The purpose of this paper is to explore economic conditions of contemporary society to provide insight into the ways in which the consequences of disaster, including environmental migration, are accentuated.
This research draws on Zygmunt Bauman’s theory of liquid modernity and notions of development to analyse disaster. From the analysis, a new concept, liquid development, is proposed and critiqued as a contributing factor leading to severe contemporary disaster.
Liquid development provides a new way of making sense of the conditions and consequences of economic growth and a business as usual attitude. It further provides a framework to explore the potential disaster of environmental migration in the Pacific Islands arising from liquid development driven climate change-induced sea level rise.
Analysing these conditions provides greater understanding of the resulting impact of disaster, creating awareness and informing the need for accountability and social policy. This study aims to contribute to further practical and research enquiry that will challenge liquid developers to reconsider their impact and to accept responsibility for vulnerable members of society as part of their business as usual structure.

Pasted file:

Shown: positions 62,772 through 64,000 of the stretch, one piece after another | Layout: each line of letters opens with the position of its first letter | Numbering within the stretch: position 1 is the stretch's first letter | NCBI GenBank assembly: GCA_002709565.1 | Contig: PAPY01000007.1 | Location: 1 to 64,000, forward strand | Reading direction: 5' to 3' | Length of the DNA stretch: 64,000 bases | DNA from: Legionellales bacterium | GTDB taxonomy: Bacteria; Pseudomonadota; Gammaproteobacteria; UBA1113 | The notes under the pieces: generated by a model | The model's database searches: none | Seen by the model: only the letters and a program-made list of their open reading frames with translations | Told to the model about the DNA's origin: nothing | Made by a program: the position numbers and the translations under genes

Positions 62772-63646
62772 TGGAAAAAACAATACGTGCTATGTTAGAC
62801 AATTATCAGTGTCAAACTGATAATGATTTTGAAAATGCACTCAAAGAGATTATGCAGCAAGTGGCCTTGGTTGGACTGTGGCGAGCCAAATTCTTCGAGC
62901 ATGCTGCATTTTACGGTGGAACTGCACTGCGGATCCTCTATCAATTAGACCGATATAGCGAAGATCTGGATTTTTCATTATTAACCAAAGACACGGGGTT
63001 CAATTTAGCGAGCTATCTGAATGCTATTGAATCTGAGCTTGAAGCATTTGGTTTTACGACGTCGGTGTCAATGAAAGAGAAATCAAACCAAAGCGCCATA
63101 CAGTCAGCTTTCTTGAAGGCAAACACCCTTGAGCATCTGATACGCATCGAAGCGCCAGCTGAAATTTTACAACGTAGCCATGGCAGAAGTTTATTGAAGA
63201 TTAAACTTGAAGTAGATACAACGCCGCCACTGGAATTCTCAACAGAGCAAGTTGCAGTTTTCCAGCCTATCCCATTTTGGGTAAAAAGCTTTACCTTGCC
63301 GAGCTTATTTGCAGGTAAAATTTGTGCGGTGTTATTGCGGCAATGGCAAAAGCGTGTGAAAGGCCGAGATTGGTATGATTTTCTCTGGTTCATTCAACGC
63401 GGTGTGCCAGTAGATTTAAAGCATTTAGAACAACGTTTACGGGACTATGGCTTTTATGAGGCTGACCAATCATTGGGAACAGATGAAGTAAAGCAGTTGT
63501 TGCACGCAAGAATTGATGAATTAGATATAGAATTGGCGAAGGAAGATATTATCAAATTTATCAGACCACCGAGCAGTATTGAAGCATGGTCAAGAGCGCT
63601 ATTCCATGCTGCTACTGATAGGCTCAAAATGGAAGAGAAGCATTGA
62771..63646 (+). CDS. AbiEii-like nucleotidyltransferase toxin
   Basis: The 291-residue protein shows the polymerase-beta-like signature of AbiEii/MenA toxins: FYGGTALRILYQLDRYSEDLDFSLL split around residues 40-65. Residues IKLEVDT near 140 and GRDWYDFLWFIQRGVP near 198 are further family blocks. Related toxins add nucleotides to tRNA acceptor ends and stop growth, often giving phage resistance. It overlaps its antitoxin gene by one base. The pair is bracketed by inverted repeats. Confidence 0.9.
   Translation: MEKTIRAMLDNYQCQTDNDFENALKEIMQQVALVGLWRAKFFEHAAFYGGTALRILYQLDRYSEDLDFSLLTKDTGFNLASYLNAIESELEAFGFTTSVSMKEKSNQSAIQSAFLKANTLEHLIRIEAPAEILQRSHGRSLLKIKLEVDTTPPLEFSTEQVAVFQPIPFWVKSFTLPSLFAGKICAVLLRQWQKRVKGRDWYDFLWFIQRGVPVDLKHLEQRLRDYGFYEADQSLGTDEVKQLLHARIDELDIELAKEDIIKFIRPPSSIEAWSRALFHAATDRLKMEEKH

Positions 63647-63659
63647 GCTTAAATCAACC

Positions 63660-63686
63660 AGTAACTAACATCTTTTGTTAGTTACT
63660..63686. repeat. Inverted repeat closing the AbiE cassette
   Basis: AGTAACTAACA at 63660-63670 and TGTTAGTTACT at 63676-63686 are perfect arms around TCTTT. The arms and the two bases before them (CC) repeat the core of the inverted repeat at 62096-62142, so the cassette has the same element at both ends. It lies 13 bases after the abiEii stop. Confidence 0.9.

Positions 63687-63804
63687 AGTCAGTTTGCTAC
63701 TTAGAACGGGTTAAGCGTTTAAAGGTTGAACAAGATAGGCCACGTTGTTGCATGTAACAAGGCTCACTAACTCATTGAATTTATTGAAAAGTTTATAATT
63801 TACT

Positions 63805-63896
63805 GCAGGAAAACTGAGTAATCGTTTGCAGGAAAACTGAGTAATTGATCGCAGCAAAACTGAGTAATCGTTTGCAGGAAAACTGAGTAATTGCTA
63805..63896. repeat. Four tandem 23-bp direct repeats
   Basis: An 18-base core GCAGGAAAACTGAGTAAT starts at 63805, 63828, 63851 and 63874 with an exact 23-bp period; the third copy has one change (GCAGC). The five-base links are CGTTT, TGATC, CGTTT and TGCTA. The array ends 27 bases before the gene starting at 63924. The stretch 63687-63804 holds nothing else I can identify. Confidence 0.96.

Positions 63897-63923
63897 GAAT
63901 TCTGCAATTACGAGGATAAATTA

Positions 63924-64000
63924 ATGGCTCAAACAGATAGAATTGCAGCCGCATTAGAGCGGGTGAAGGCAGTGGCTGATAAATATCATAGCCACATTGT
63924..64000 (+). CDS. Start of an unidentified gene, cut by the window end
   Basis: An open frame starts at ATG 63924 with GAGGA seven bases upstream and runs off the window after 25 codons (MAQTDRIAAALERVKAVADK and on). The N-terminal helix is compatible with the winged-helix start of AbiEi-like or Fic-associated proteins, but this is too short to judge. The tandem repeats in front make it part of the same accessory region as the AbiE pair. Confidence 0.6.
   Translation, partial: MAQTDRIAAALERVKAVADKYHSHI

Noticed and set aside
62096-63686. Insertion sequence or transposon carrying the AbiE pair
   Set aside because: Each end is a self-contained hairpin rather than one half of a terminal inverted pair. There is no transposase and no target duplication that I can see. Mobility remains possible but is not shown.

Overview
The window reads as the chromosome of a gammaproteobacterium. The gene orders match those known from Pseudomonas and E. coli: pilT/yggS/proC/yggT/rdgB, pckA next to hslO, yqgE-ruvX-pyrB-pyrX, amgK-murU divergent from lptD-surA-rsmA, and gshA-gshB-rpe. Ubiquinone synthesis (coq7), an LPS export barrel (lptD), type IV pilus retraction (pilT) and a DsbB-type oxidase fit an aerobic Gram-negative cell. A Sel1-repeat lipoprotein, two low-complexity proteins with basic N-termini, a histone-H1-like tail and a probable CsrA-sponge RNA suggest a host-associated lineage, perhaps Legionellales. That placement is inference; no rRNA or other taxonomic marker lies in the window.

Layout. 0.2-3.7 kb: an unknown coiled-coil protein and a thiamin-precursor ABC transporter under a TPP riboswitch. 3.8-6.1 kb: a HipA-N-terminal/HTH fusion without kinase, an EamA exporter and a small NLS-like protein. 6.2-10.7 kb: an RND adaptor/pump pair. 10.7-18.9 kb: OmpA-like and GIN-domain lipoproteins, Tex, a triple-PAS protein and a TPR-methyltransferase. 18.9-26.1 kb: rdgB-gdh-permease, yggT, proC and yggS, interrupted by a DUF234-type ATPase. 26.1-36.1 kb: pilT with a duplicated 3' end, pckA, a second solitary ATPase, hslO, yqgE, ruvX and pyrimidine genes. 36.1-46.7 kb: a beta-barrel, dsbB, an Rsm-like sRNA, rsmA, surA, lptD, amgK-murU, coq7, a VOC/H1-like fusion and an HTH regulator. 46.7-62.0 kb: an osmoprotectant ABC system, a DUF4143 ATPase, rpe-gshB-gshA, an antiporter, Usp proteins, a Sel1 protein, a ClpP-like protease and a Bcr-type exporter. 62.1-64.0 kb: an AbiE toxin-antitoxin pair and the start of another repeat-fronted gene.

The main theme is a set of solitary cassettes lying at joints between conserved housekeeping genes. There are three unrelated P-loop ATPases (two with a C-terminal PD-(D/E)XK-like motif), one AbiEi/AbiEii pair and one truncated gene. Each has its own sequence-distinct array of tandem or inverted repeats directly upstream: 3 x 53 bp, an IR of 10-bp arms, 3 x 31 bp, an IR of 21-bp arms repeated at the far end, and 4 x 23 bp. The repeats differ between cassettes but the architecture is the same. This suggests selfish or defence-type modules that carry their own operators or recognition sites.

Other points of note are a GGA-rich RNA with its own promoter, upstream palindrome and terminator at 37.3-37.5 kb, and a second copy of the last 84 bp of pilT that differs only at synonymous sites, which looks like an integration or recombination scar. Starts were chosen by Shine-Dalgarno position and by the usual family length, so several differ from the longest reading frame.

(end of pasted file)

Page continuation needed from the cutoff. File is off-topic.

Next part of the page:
This paper adds to Bauman’s understanding of the consequences of globalisation through the construct of liquid development. It also continues his debate by giving awareness to the global issue of environmental migration.
The authors would like to thank Professor Ed Arrington and Associate Professor Lee Moerman.
Perkiss, S. and Handley, K. (2017), "Making sense of contemporary disasters: a liquid development perspective", International Journal of Sociology and Social Policy, Vol. 37 No. 9/10, pp. 515-535. https://doi.org/10.1108/IJSSP-06-2016-0069
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